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paul jackson: organic origami

I’ve been folding paper since I was 9 years old.  Miss Heimer, my fourth grade teacher, taught us how to fold a cup.  I was hooked.  My early fascination with Origami has fueled my appreciation of the paper arts for decades and Paul Jackson is a perennial favorite.


Jackson is one of the premier origami artists in the world today. Equally drawn to the way that he hand colors each sheet of paper and to the pleated folds that become organic abstract sculptures, in 2006 I wrote about one of his vessels on The Empty Vessel (plicated).


One sheet of paper, hand colored, folded


Inspiration for the pieces comes from organic forms such as bacteria, seed heads and shells. Controversially for many origami purists, the paper is coloured with charcoal or dry pastel and sealed to create a surface with a matt lustre. I do this because the simple truth is that for me, untreated paper doesn’t have the ‘presence’ of paper customised with pastel. This customisation of the surface somehow changes a model or a craft object into an art object.


Watch Jackson fold a flexible form in this video.

More Origami Instructions videos at 5min.com

Origami  is also responsible for the beginnings of my art-research-mania.  As a teenager, before the internet, before online videos, before there were organized groups, I started to gather what eventually became a collection of more than fifty books on the subject as I searched for instructions and information about this ancient art.

Thank you, Miss Heimer.

Did you have a teacher that unknowingly set you on a creative path?  Would you like to thank them?  Do it right here.  In the comments section.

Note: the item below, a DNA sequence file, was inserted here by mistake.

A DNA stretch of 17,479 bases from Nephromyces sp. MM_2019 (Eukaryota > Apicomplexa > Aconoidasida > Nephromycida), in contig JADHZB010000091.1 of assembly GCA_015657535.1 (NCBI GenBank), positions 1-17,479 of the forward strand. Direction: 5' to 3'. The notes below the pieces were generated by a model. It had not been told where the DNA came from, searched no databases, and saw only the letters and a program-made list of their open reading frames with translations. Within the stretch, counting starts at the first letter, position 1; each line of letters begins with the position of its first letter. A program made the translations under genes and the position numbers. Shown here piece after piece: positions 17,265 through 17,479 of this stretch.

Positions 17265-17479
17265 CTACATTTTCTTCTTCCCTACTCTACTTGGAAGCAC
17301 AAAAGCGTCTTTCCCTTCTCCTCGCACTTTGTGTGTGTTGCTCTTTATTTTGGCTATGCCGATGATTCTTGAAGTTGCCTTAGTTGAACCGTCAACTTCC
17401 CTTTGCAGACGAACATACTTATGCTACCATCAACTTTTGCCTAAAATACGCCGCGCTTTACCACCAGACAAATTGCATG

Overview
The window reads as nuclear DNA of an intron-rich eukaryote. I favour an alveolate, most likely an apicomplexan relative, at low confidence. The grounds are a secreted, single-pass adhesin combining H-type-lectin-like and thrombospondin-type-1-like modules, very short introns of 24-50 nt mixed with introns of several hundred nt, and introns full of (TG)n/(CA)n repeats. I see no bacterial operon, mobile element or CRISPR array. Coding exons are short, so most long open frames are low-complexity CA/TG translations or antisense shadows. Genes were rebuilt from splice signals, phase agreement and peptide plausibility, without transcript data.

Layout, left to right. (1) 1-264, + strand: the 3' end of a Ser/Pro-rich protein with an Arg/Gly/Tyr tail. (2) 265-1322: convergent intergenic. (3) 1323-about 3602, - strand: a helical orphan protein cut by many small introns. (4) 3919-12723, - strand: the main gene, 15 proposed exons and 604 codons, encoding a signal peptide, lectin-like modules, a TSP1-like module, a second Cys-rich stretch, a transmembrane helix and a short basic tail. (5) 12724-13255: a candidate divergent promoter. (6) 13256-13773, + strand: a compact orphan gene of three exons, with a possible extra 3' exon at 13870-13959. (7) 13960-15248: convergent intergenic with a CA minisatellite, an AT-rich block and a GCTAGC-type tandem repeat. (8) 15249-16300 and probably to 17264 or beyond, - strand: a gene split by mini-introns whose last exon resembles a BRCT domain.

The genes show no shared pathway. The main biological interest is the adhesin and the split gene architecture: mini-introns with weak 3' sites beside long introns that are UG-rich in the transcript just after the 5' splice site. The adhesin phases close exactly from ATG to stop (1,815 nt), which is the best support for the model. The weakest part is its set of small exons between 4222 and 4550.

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5 Responses to paul jackson: organic origami

  1. Great blog. Jackson does amazing work and his beautiful coloring of the paper enhances his wonderful organic forms. Another person who explores in the same vein is Goran on flickr. Joel Cooper and Eric Gjerde are also artists to check out, Joel has a great Etsy shop and is also on flickr. Eric’s got a great website at http://www.origamitessellations.com/

  2. Susan,
    Do you have in your origami collection the huge two volume set (in Spanish) of Miguel de Unamuno, Spanish author of the late 19th/early 20th century, who also had a passion for origami? It’s called “Papiroflexia zoomorfica” and it has detailed folding instructions for many animals – in Spanish.

    My father taught me origami when I was very young. I still calm unhappy children on airplanes by tearing an advertisement out of one of the in-flight magazines and making the flapping wing bird. And I get a lot of pleasure teaching it to Japanese, as it is so similar to the Japanese peace crane but has the motion added.

  3. Laura thank you for sharing that – it is a GREAT story! I hope others join in here because I think we all benefit and it is a good reminder that you never know where or when inspiration will find you.

    Thanks again – would love to see a page from one of your journals some day…

  4. Our HR Manager at work once gave me a small blank notebook because it had a picture of the Eiffel Tower on it, and she knew I’d been to Paris. I didn’t know what to do with all those blank pages; I’d never kept a diary or journal before. I am also one of those people that rip out pictures of things I find interesting from magazines and catalogs. I save brochures and calendars if they are pretty. I would make copies of interesting books and movies and websites and poems that touched me. I had an accumulation of bits of paper floating around my house that I just HAD to save, but I didn’t know what to do with. I began to glue them into the notebook. I began to add in notes, lists and my own sketches for jewelry designs. When I had my babies, I would write about them and their firsts in the notebook. I began to illustrate my writings. I began to draw more and more and learn new art techniques. I learned what gesso is. Once I even wrote a poem about my son. I am on my twelfth journal now, and it goes where I go. It has become a necessity for me–a creative outlet and record of my life. And I have that piece of paper ripped from a magazine listing those really cool art websites glued in there somewhere. Thank you, Harriet; I don’t think you have any idea of what you really gave me.

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